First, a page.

implementation and evaluation of individual staff skills and institutional incentives for capacity enhancement in health policy and systems research evidence use in policy making in Nigeria Developing a knowledge translation platform for health policy and systems research in Zambia Prospective evaluation of evidence-informed decision making Duration June 2009January 2011 March 2009November 2011 March 2009April 2011 April 2009November 2011 Centre for the Implementation of Argentina Public Policies Promoting Equity and Growth (CIPPEC) ICDDR. The project team synthesized and packaged research evidence on identified priority topics. > Scaling up malaria control interventions. > Fostering stakeholders’ involvement for better governance and speeding up district development. Centre for Health System Zambia March 2009July 2011 July 2007April 2011 Kyrgyzstan policy briefs and using evidence. Yaoundé. College of health Sciences. scaling up malaria control activities and scaling up enrolment in community-based Workshop participants. Cameroon. These briefs were then shared with the Ministry of Health and the technical Secretariat of the Steering Committee of the health sector strategy. The titles of the policy briefs are as follows: > Scaling up enrolment in community based health insurance.Name of the PI Affiliation Dr Daniel Maceira Dr Alejandro Cravioto Country Project Title Promoting the generation of coordinated provincial health protection: A collective process Bridging the know-do gap: Strategies to enhance the capacity to apply health policy and systems research into evidenceinformed policy making in Bangladesh Transition towards a health SWAP in Cameroon: Supporting evidence use for decentralization and district development Development.B Bangladesh Dr Pierre Ongolo-Zogo Dr Chigozie Uneke Centre for Development of best practices in health (CDBPH). The Centre also convened a priority setting workshop in March 2010 to identify the priority issues relevant to Cameroon. researchers and civil society representatives. Workshops’ participants included Ministry of Health officials. University of Yaoundé Innovative Health Research Group. These policy briefs were discussed in two deliberative forums which focused on two main priority issues. with four policy briefs developed in both English and French. > Improving health system information for district development. March 2010 5 JULY 2011 – ISSUE N° 21 . Ebonyi State University Cameroon Nigeria Dr Joseph Kasonde The Zambian Forum for Health Research (ZAMFOHR) Dr Gulgun Murzalieva Health Policy Analysis Unit.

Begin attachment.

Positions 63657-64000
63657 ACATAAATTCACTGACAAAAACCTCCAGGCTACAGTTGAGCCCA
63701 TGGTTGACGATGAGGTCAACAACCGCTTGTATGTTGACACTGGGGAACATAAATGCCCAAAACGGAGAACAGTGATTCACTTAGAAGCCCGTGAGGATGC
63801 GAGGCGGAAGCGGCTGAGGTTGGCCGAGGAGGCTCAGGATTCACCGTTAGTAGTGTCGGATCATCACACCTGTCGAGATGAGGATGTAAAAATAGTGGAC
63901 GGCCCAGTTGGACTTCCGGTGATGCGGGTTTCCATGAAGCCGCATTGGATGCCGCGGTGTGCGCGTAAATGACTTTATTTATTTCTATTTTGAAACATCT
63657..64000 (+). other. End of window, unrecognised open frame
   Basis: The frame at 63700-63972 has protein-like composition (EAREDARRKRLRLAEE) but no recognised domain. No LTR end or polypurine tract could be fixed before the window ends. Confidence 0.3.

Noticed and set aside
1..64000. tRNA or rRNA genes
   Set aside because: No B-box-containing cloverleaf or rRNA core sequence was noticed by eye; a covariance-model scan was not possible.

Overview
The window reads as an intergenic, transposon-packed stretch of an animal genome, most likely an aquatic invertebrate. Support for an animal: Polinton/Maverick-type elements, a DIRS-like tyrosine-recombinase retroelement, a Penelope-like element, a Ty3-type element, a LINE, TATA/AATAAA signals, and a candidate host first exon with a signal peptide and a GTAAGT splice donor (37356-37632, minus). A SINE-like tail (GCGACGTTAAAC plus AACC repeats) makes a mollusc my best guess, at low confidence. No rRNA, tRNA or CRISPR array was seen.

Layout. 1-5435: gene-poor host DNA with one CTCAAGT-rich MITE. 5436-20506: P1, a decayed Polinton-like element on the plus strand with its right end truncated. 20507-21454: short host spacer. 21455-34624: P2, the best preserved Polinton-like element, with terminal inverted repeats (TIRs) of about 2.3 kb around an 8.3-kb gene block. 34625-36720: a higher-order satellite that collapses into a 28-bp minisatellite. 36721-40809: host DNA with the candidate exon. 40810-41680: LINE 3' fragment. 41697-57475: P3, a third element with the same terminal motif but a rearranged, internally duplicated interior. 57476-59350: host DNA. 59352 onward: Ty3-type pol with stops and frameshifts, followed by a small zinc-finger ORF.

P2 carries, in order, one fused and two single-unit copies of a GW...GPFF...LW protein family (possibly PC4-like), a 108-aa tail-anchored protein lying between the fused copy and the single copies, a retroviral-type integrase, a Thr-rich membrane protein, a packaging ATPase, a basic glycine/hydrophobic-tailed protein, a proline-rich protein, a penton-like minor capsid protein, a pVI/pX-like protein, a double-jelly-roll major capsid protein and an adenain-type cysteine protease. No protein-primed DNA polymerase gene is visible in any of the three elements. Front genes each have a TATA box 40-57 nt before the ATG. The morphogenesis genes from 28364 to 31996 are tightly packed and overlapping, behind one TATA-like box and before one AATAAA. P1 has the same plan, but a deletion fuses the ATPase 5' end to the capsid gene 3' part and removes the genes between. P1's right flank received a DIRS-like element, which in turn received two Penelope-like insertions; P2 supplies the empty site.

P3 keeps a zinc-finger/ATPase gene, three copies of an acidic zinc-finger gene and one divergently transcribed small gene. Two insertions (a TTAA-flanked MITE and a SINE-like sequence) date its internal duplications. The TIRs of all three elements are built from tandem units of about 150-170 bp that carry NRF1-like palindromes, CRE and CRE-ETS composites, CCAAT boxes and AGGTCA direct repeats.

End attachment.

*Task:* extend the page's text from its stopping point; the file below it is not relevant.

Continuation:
equipments and technologies in Nigeria. to promote dialogue and discussion between policy-makers. The titles of the policy briefs are as follows: > Strengthening the generation/ strategic use of health information and evidence for health systems operations and policy-making in Nigeria. efficiency and performance of the health workforce in Nigeria. researchers and other major stakeholders in Ebonyi to allow access to the resources on research evidence. availability and efficiency in the use of health financial resources. civil society organizations. These policy briefs were discussed with the policymakers. Nigeria In Nigeria.cdbph. 2. Identified strategies and solutions were to improve both individual and organizational capacity. December 2009 6 JULY 2011 – ISSUE N° 21 .int/alliance-hpsr. 3. The research team organized a workshop in July 2009 with 73 participants including high. The policy briefs are available for download on the Alliance web site: http://www. > A group based mentorship programme. The specific aim of the project is to build the capacity of policy-makers to make critical choices by promoting the transfer and uptake of research evidence into policy and practice. a multidisciplinary health policy and systems research team based in Ebonyi State University is leading the Alliance project in Nigeria.who. The Centre produced a web site: http://www. Policy briefs: The research team produced six policy briefs corresponding to WHO’s health systems “building blocks”. stakeholders. the team used two strategies to address these: > A series of six capacity building workshops. For more information on these projects. > Enhancing the distribution. media and other stakeholders. > Ensuring availability and equitable access to essential medical products. Nigeria. particularly in promoting networking among Workshop participants. > Ensuring effective leadership and governance to enhance the performance of the health systems in Nigeria. The primary issues identified included capacity constraints for evidence uptake and weak organizational capacity in information technology. An assessment of individual staff skills. > Strengthening the organization. > Improving national_processes/en/index. health professional insurance. access and quality of health service delivery in Nigeria. and presenting research evidence to policy-makers to facilitate its utilization.and mid-level health policy-makers. The main activities done by the centre are the following: 1. researchers.html 2. The policy briefs were later presented to the government through the Honourable Commissioner for Health. the Knowledge Translation (KT) Platform. mobilizing resources for research. Further to the identification of the participants’ capacity constraints. dissemination of research results and getting feedback. institutional incentives and organizational capacity in health policy and systems research evidence use was done using both a quantitative and qualitative survey.who. Ebony State. see the web site: http://www.